The American Folklife Center at the Library of Congress
presents the Benjamin Botkin Folklife Lecture Series
AN ACQUISITIONS & PRESENTATION PROJECT
July 7, 2011 Event Flyer
Decoration Day in the Mountains
Presented by Alan Jabbour and Karen Singer Jabbour
Decoration Day is a widespread cultural tradition in a swath of the American South extending from east of the Appalachians to west and southwest of the Ozarks. In the fullest form of the tradition, people visit a cemetery where family members are buried to provide an annual or periodic cleaning. Then they decorate the graves with flowers and other symbols of affection. Finally, they gather as a family or community in a religious service in the cemetery reaffirming their connections with each other and with the community beneath the ground. The service may involve preaching, prayers, hymn singing, and a ritual meal known as "dinner on the ground."
Decoration Day — its practitioners often call the event simply a "decoration" — is a powerful ritual of piety. At the practical level, it provides a cultural motivation for cleaning and repairing a cemetery, which, if not properly maintained, can be reclaimed by the forest of the Upland South with astonishing speed. At the social level, it serves as a focal point for gathering a community, and it has long provided an occasion for community members from afar to return to their homeplace. At the deepest spiritual level, a decoration is an act of respect for the dead that reaffirms one’s bonds with those who have gone before.
One would think that such a widespread folk custom, practiced by or at least known to hundreds of thousands of Americans, would by now have generated an extensive literature. But till now there has been no book-length treatment of the tradition, and the articles that discuss it are mostly localized and limited in their perspective on what is a broadly diffused and greatly varied regional tradition. Further, the complicated relation of this cultural tradition to the national Memorial Day, which began in the Northern states after the Civil War, continues to confuse everyone from encyclopedia writers to local practitioners. This presentation examines the historical origins and geographic sweep of Decoration Day and presents some surprising connections and comparative details to help explicate its history. Decorating graves with flowers is of course an ancient cultural practice, but the particular practice of Decoration Day portrayed here seems to emerge from the mists of time during the middle decades of the nineteenth century in the American South.
Though this presentation deals with the historical origins and geographic spread of Decoration Day, its main focus is on a subregion of the Upland South where the tradition seems particularly strong. That subregion is a multicounty area of Appalachian North Carolina west of Asheville — Swain, Jackson, and Graham Counties and, to a lesser extent, the counties surrounding them. It is a region where two great mountain ranges converge — the Balsam Mountains and the Great Smoky Mountains. Here many cemeteries hold decorations, and local people are well aware of the cultural tradition of cemetery decoration.
Here, too, the tradition of cemetery decoration has been at the root of a tug-of-war between local citizens and the federal government that has lasted for a half century. When Fontana Dam was built (1941– 44), a large number of people were removed from their homes in the valley of the Little Tennessee River and along the creeks flowing down the southern flank of the Great Smoky Mountains. The land between the ridge of the Smokies and the thirty-mile-long dam lake became part of Great Smoky Mountains National Park. A document was created and disseminated in which the concerned national, state, and local governmental agencies agreed to build a new road on higher ground above the north shore of Fontana Lake. This road would provide access to the twenty-seven cemeteries surviving in the lands conveyed to the National Park Service. Part of that road was built in the 1950s and early 1960s, but then construction stopped and the road gained a new and by now legendary name, "The Road to Nowhere."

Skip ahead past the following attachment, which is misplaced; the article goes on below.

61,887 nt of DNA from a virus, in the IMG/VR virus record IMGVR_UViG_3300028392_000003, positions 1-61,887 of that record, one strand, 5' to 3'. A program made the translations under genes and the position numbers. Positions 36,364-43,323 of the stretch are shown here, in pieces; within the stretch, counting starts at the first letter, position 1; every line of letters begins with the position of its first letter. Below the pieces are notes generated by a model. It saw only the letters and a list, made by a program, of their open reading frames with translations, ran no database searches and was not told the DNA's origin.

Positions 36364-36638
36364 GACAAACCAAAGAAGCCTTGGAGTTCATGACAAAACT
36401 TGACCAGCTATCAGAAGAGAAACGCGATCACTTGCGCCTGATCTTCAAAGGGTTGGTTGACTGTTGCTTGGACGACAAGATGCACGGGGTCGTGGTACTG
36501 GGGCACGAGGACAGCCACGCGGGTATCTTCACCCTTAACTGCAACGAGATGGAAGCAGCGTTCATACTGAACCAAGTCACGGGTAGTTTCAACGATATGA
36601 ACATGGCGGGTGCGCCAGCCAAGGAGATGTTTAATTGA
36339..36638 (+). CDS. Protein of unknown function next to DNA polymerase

How the ensuing tug-of-war developed, and how a new form of Decoration Day emerged in the cemeteries of the park’s "North Shore," comprise a special focus of this presentation. Although the presentation tells the compelling story of the North Shore cultural revolution, it places that revolution in the context of the wider practice of cemetery decoration outside the national park. There seems to be a symbiotic relationship between the decorations within the park and beyond the park boundaries. Taken together, these two forms of Decoration Day make western North Carolina one of the most varied and vibrant areas in the Upland South for this venerable and culturally powerful custom.
Excerpted from Decoration Day In The Mountains: Traditions Of Cemetery Decoration In The Southern Appalachians by Alan Jabbour and Karen Singer Jabbour. Copyright 2010 by the University of North Carolina Press. Photographs copyright 2010 by Alan Jabbour and Karen Singer Jabbour. Used by permission of the publisher.
The American Folklife Center was created by Congress in 1976 and placed at the Library of Congress to "preserve and present American Folklife" through programs of research, documentation, archival preservation, reference service, live performance, exhibition, public programs, and training. The Center includes the American Folklife Center Archive of folk culture, which was established in 1928 and is now one of the largest collections of ethnographic material from the United States and around the world. Please visit our web site.